Sunday, March 1, 2009

Right At Home...WIW

The September 1940-dated Kaufmann tweed suit I wore today would be right at home in the Mont. Ward catalog in my last post.

1930s 'Adam' ("the first name in hats") fedora.

When this suit was bought back in September of 1940, the blitz of London had just begun (September 7). Hitler announced on September 17, 1940 that the planned invasion of England (Operation Sealion) was postponed.
The United States had not yet joined in the fighting and hadn't even started its 'Lend-Lease' program with England, Russia, China and other allies.

This suit was born in unsettled times.

Patch pockets, an unusual (for 1940) single short vent, the working faux bottom vest button, lapels that roll to the center button: all trademarks of a well made suit, this time from 1940-- the end of the great pre-war suits.

1 comment:

Patrick Henry said...

Just discovered your blog and spent 2-3 hours going through all your posts. Great stuff!

I was much more into vintage clothes in HS and college; sadly, I offloaded most of the things I had (well, much of it was either too big (suits, jackets) or stained (ties), so perhaps not such a loss). I still like the retro style, and you have inspired me to whip out my only 40s-era tie and wear it tomorrow.

Unlike you, I was more into the 60s, and I still have a few skinny ties, but I can't wear them now (they don't go with my modern jackets, and perhaps I am too big around the waist to wear them anymore, though I'm making progress on that). I would love to get some ties from the 40s or 50s, but I have the feeling that I'd have better luck with eBay or other on-line sources than any local thrift store (though my area is blessed with some really good ones). If you shop on-line, where do you go?

I did get a great Frank Lloyd Wright design tie here (Eclipsing Circles in blue); you may like some of them. You can also find FLW design ties here (more designs, but $2 to $12 more expensive). (No, I don't have any financial interest in either of the sites or FLW's estate.)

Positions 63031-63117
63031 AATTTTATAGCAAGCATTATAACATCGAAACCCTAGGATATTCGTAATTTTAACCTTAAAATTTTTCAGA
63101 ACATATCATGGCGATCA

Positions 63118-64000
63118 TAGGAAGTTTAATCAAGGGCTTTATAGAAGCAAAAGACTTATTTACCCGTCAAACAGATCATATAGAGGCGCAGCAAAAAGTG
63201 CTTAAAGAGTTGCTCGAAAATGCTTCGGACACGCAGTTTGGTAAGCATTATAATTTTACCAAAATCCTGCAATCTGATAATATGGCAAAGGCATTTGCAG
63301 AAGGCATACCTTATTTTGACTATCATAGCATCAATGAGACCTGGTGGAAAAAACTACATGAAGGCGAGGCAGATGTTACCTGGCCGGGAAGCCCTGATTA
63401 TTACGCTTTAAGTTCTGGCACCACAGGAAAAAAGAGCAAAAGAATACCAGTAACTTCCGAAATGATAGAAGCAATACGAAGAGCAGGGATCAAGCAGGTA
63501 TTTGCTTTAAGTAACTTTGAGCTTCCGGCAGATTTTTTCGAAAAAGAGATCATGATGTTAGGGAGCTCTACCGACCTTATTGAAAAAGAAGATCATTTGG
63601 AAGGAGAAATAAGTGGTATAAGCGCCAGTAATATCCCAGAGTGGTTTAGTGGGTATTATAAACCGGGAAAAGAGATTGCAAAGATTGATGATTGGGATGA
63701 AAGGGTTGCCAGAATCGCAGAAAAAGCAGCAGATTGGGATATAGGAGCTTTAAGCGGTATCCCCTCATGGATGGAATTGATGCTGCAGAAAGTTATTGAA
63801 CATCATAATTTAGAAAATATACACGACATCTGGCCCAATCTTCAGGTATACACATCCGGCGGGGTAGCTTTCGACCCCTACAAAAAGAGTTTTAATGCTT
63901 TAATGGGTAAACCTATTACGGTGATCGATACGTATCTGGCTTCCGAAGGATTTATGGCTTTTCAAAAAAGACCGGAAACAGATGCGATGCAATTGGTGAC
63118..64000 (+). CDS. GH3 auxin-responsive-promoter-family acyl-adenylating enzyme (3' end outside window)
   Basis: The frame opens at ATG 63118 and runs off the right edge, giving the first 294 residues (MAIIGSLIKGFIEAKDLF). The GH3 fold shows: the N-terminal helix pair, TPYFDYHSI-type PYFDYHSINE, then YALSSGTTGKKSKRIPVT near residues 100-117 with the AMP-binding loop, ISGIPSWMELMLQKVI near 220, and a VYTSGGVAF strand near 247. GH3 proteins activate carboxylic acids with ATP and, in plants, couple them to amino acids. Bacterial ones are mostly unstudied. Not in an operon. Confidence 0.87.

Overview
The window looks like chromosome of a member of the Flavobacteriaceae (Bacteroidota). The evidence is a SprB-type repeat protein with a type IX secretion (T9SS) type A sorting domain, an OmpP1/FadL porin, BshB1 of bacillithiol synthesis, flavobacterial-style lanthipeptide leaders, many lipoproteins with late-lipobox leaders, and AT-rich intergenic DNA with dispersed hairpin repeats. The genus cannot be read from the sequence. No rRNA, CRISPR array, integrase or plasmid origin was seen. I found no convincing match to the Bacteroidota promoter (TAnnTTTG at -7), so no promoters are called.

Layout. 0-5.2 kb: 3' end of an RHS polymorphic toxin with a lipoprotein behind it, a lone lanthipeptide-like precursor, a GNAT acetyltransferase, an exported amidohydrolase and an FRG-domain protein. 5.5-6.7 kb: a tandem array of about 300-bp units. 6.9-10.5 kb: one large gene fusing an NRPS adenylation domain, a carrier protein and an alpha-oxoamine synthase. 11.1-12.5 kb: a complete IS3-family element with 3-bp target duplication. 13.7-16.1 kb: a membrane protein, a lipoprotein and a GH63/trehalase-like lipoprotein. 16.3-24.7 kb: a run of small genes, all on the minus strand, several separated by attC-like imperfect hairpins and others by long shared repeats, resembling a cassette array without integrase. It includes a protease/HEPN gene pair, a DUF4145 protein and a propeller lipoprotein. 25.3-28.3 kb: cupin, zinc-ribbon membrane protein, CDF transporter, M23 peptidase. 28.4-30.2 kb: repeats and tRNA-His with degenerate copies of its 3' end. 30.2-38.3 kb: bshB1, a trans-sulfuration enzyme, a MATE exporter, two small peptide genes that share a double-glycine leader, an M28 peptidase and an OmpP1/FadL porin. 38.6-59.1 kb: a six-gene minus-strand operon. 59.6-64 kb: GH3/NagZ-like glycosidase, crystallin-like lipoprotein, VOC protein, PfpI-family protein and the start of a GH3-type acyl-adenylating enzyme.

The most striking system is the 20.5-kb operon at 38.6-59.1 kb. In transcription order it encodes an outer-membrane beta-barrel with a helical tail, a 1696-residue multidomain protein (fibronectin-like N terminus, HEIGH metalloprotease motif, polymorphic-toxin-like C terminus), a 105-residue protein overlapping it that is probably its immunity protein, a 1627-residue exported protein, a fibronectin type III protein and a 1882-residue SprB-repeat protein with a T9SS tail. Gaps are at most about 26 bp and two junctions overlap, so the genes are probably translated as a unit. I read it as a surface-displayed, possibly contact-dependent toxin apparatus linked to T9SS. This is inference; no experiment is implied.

As I'm sure you know, the reason men's ties are longer now than they were in the past is that men generally wear their pants at their waists, rather than at their hips; also, without a vest, the tie needs to hang down lower. You can make up for (some) of that by tying a modern tie in a Windsor knot.

Thanks for the tip on George clothes at Wal-Mart. I'll give them a try. Also, if I find any vintage ties I like (I'm very fussy about my ties), I will no longer reject out-of-hand anything that's not silk. You've convinced me to give other materials another shot.

Thank you also for explaining why my modern jackets bunch up so unpleasantly when I raise my arms. If I can ever afford bespoke clothes again, I will definitely get small armholes.

In the past year or so, I have become convinced that the pinnacle for men's clothing was the 1930s. (Even if you go a couple of decades in either direction you'll find pretty good styles, too.) One of the best "places" to enjoy clothing from that era other than period films is the Jeeves and Wooster series. Hugh Laurie got to wear the nicest clothes and hats! The styles have inspired me; I hope to be able to emulate them soon. Your local library may have the DVDs; Netflix does as well, and you can always buy them (I did).

I love your burgundy shoes! The color is fantastic. Are they new or vintage?

Anyway, I'm looking forward to reading more.

P.S.: I scored 100% on the Atomic Fleck quiz!


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